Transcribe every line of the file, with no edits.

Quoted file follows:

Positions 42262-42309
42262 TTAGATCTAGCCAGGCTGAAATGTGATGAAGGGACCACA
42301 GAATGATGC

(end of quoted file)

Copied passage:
Positions 42262-42309
42262 TTAGATCTAGCCAGGCTGAAATGTGATGAAGGGACCACA
42301 GAATGATGC